Jacobs is now remembered for his macabre tale "The Monkey's Paw" (published 1902 in the collection of short stories The Lady of the Barge)  and "The Toll House" (published 1909 in the collection of short stories Sailors' Knots). However, the majority of his output was humorous in tone. His favourite subjects were marine life: "men who go down to the sea in ships of moderate tonnage" said Punch, reviewing his first collection of stories, Many Cargoes, which achieved great popular success on its publication in 1896. Many Cargoes was followed by the novel The Skipper's Wooing in 1897, and another collection of short stories, Sea Urchins (1898) set the seal on his popularity. Among his other titles are Captains All, Sailors' Knots, and Night Watches. The title of the last reflects the popularity of perhaps his most enduring character: the night-watchman on the wharf in Wapping, recounting the preposterous adventures of his acquaintances Ginger Dick, Sam Small, and Peter Russet. These three characters, pockets full after a long voyage, would take lodgings together determined to enjoy a long spell ashore; but the crafty inhabitants of dockland London would soon relieve them of their funds, assisted by the sailors' own fecklessness and credulity. Jacobs showed a delicacy of touch in his use of the coarse vernacular of the East End of London, which attracted the respect of such writers as P. G. Wodehouse, who mentions Jacobs in his autobiographical work Bring on the Girls! written with Guy Bolton, published in 1954.
This work is a unique collection of key articles on feminist theatre and performance form The Drama Review (TDR). Carol Martin juxtaposes theory and practice to provide an exceptionally comprehensive overview of the development of feminist theatre.
This new edition continues to emphasize the use of data envelopment analysis (DEA) to create optimization-based benchmarks within hospitals, physician group practices, health maintenance organizations, nursing homes and other health care delivery organizations. Suitable for graduate students learning DEA applications in health care as well as for practicing administrators, it is divided into two sections covering methods and applications. Section I considers efficiency evaluations using DEA; returns to scale; weight restricted (multiplier) models; non-oriented or slack-based models, including in this edition two versions of non-controllable variable models and categorical variable models; longitudinal (panel) evaluations and the effectiveness dimension of performance evaluation. A new chapter then looks at new and advanced models of DEA, including super-efficiency, congestion DEA, network DEA, and dynamic network models. Mathematical formulations of various DEA models are placed in end-of-chapter appendices. Section II then looks at health care applications within particular settings, chapter-by-chapter, including hospitals, physician practices, nursing homes and health maintenance organizations (HMOs). Other chapters then explore home health care and home health agencies; dialysis centers, community mental health centers, community-based your services, organ procurement organizations, aging agencies and dental providers; DEA models to evaluate provider performance for specific treatments, including stroke, mechanical ventilation and perioperative services. A new chapter then examines international-country-based applications of DEA in health care in 16 different countries, along with OECD and multi-country studies. Most of the existing chapters in this section were expanded with recent applications. Included with the book is online access to a learning version of DEA Solver software, written by Professor Kaoru Tone, which can solve up to 50 DMUs for various DEA models listed in the User's Guide at the end of the book.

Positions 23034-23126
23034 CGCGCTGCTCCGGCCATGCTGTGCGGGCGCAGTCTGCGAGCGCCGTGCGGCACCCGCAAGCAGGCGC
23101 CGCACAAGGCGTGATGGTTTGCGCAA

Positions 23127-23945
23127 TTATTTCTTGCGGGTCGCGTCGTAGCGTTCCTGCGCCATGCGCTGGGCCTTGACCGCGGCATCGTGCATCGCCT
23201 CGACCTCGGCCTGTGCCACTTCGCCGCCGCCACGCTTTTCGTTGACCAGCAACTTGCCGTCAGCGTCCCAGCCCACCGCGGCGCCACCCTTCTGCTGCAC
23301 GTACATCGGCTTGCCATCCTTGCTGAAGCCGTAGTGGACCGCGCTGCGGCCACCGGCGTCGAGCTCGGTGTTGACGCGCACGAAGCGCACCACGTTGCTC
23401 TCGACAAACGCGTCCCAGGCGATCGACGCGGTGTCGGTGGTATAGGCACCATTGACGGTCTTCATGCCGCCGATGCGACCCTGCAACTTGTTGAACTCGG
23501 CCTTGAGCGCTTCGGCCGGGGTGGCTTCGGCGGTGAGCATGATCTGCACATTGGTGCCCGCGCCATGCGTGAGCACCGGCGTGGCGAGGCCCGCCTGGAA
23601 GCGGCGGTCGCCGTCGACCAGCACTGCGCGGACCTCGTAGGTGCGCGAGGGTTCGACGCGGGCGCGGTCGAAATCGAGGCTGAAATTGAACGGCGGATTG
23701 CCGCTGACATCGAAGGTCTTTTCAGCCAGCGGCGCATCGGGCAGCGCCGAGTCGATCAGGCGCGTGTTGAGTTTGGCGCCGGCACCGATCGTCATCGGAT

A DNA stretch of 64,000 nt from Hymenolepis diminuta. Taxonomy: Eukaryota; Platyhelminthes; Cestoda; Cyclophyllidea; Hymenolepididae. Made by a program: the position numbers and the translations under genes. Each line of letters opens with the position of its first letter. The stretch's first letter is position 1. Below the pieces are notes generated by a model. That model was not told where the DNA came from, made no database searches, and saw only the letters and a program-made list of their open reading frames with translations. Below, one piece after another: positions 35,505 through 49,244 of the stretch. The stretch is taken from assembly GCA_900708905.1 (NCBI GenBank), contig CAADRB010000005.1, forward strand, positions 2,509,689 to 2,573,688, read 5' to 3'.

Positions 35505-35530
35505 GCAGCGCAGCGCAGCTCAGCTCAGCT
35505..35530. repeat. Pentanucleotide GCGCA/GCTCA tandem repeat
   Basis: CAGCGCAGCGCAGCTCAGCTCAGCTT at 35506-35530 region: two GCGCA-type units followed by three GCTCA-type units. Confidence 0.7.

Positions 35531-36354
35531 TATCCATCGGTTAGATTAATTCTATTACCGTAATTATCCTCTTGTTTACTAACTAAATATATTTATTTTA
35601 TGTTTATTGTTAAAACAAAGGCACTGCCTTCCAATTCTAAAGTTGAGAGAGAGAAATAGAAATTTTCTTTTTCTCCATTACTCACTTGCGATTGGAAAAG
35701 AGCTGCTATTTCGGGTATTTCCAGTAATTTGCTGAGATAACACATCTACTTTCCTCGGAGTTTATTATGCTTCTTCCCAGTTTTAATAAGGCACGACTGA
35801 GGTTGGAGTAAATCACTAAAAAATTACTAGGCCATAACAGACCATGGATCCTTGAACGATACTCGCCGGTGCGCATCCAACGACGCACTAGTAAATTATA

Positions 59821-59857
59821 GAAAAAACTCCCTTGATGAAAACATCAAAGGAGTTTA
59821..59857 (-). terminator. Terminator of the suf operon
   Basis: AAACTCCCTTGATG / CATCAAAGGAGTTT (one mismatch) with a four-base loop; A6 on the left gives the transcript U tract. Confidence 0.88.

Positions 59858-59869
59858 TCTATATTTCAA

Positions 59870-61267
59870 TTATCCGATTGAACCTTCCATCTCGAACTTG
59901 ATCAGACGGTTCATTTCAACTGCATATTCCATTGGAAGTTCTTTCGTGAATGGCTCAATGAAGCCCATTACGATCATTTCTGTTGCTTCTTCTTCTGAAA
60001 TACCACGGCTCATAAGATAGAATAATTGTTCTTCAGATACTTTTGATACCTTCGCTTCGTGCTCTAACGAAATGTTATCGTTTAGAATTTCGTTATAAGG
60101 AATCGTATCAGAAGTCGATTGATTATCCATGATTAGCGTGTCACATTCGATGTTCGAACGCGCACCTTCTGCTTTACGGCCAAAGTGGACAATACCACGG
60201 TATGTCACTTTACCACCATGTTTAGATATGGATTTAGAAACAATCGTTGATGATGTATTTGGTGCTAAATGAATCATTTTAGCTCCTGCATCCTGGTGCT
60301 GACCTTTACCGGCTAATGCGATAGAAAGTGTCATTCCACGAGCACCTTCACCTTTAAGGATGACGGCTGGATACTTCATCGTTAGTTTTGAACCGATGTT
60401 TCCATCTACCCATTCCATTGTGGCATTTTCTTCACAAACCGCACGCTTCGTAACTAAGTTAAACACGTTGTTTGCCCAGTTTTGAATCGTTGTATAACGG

In clear, easy-to-grasp language, the author covers many of the topics that you will need to know in order to win your dream job and be the first in line for a promotion.
Organizational development, as an alternative to Reagan administration methods of revamping federal agencies, has been successfully applied in many public sector organizations. High Performance and Human Costs focuses on the effective new management approach of one such organization, the Metropolitan Atlanta Rapid Transit Authority (MARTA), and provides perspective on how administrators can move away from outdated bureaucratic models. The work focuses on public agency dynamics using MARTA as an example. The authors begin by studying emerging practices for high performance and include a detailed look at staff experience and interaction. They evaluate an executive with a look at self-forcing and self-enforcing systems. Other chapters focus on the personal reactions of MARTA executives, provide guides for doing better the next-time-around, and give a small case study of another project. The authors conclude with a comparison of two approaches to high performance: Organizational Development, and the cultural approach popularized by the Peters and Waterman book In Search of Excellence.
Speed Products Articles
Speed Products Books